A running back like Bell hasn't hit the open market in quite some time. Bell has amassed yardage at a historic and unprecedented rate. Bell's 129 yards from scrimmage per game are the most in NFL history (minimum of 50 career games). Hall of Famer Jim Brown is second with 125.5 per game. Nobody has ever been better at picking up yards during the first five seasons of an NFL career. Edgerrin James and Eric Dickerson are right behind Bell with 126 and 125.7 yards per game.
Teams with significant cap room and a quarterback on a low-cost rookie contract might be most intrigued by Bell. One team that fits that description is the Jets. Quarterback Sam Darnold, the third overall pick in last year's NFL Draft, is locked into a rookie contract through the 2021 season averaging just over $7.5 million per year. With the 2019 salary cap expected to be in the $190 million neighborhood, the Jets could have in excess of $90 million of cap space when free agency starts.
Another is the Texans. Bell would be the type of dual threat running back the Texans haven't had since Arian Foster during the early part of the decade. The addition of Bell would likely come at Lamar Miller's expense. 2019 is final year of the four-year, $26 million contract Miller signed in 2016. The Texans should still have over $60 million cap room after designating defensive end/outside linebacker Jadeveon Clowney as a franchise player. Another $6.25 million of cap space would be gained from cutting Miller. Deshaun Watson is in entering his third year as quarterback. The Texans wouldn't have to address the 2017 12th overall pick's contract until 2020 at the earliest.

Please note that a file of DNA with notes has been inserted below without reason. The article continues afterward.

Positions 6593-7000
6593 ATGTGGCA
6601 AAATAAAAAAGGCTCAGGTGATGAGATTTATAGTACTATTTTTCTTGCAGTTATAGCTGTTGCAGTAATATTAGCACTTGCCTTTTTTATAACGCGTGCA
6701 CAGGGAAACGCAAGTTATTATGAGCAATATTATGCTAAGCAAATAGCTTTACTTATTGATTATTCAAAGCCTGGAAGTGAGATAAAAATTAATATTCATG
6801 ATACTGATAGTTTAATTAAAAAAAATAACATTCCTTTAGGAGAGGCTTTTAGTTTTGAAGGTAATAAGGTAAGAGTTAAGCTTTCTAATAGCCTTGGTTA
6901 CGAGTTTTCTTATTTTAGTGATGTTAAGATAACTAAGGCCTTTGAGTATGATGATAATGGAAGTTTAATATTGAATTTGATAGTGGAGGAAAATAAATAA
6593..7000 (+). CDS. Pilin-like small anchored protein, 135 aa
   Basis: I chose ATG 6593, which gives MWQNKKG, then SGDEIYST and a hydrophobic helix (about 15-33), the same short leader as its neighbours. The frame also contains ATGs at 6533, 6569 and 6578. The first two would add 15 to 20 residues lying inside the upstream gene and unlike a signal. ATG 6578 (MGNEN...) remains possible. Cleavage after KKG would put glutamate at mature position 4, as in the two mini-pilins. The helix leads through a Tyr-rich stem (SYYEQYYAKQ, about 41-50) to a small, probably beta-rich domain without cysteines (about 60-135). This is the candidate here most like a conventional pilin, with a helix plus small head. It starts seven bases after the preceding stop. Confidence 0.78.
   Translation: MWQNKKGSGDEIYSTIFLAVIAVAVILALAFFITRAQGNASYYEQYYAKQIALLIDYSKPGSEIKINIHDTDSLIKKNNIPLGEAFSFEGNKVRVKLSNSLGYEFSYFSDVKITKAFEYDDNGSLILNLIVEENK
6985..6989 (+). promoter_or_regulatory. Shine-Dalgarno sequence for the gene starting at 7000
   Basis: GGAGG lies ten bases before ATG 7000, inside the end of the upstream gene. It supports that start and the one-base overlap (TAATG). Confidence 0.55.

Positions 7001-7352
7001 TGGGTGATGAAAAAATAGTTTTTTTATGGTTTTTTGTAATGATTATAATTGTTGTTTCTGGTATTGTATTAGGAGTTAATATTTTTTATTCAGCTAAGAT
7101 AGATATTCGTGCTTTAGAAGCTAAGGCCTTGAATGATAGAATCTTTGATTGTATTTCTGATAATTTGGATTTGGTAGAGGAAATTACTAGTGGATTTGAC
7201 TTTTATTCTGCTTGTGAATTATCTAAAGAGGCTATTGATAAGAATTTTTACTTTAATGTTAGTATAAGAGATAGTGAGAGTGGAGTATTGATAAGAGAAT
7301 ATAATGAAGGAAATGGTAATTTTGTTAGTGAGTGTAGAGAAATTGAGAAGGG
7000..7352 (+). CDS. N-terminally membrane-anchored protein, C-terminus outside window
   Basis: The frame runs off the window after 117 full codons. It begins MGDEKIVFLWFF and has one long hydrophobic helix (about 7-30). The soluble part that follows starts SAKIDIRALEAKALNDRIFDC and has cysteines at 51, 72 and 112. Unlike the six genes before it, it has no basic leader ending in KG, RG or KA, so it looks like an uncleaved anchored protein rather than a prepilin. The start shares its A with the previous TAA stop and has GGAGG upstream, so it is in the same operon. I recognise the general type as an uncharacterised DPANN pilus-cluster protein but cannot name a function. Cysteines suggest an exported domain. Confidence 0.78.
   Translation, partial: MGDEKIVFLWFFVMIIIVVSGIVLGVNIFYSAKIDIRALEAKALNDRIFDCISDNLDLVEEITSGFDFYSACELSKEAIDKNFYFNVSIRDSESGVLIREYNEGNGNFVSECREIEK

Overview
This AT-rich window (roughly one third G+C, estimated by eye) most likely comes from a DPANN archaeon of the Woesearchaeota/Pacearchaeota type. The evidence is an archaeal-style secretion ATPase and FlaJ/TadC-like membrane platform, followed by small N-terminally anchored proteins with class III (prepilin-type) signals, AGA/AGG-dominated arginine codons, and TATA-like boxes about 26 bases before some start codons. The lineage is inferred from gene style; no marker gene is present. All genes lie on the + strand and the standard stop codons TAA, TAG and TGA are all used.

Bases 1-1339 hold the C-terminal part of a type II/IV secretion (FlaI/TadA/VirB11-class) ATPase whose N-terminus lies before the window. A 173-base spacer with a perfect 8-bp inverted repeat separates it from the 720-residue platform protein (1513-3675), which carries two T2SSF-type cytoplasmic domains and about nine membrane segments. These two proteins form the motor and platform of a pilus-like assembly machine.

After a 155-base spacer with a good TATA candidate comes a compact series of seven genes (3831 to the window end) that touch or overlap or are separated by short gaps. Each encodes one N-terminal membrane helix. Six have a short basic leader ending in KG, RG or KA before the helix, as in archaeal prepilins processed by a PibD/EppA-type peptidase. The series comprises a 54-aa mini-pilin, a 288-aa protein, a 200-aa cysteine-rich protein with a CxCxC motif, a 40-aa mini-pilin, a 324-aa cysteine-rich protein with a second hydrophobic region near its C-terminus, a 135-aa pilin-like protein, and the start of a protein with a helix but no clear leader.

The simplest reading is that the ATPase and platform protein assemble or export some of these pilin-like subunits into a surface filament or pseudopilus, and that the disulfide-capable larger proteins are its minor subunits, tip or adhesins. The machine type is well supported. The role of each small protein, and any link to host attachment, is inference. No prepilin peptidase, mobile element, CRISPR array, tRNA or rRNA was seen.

Bell apparently has the Colts high on his list. The Colts are projected to have the NFL's most salary cap room at right around $110 million. He wrote "just imagine" as a comment to an Instagram post highlighting quarterback Andrew Luck's eight game streak of three or more touchdowns in late November.
Bell may be more of an expensive luxury in Indianapolis than a necessity because of second year running back Marlon Mack. Once the 2017 fourth-round pick recovered from a nagging hamstring injury that kept him out of action for four games early in the 2018 season, he was one of the NFL's most effective ball-carriers. Over the last 11 games of the season, Mack was fourth in the NFL with 874 rushing yards. He averaged 4.7 yards per carry and had nine rushing touchdowns during this span.
Mack set a single-game Colts playoff record with 148 rushing yards against a formidable Texans defense. The Texans gave up 82.7 yards per game on the ground during the regular season. It was third in the NFL. Houston was tops in the league limiting opponents to 3.4 yards per carry. No player was able to gain 100 yards on the ground in a game versus the Texans until Mack. Finding another wide receiver to pair with T.Y. Hilton may be a bigger priority than making a run at Bell.
Bell is the type of offensive weapon Raiders head coach Jon Gruden, who is the main power-broker in the organization, would love to have. Lynch's contract is expiring. The Raiders should have over $70 million of cap room because of Gruden's drastic roster overhaul last year.
Packers general manager Brian Gutekunst is much more aggressive in free agency than Ted Thompson, his predecessor, ever was. He will be armed with nearly $50 million of cap space. A lack of guaranteed money in Pittsburgh's offer was an issue for Bell. Green Bay structures veteran contracts like Pittsburgh does, except with quarterback Aaron Rodgers. The same problem would likely exist with the Packers and make Green Bay an unappealing destination.
Bell doesn't necessarily need to generate a lot of interest in free agency for a big payday. It only takes one team to view Bell as a game-changing talent, although James Connor earning a Pro Bowl berth as his replacement in Pittsburgh while making approximately 1/25th of his franchise tender doesn't necessarily help in this regard.
Bell reaching his target price or validating his decision of making nothing in a peak earning year where he reaches the break-even points with the rejected Pittsburgh offer seems like a tall order. It's more likely that Bell signs a contract with a comparable average as Gurley's $14.375 million per year where the first two years are fully guaranteed. Bell might consider this type of contract a major victory because the guaranteed money would be greater than anything Pittsburgh was ever offering him.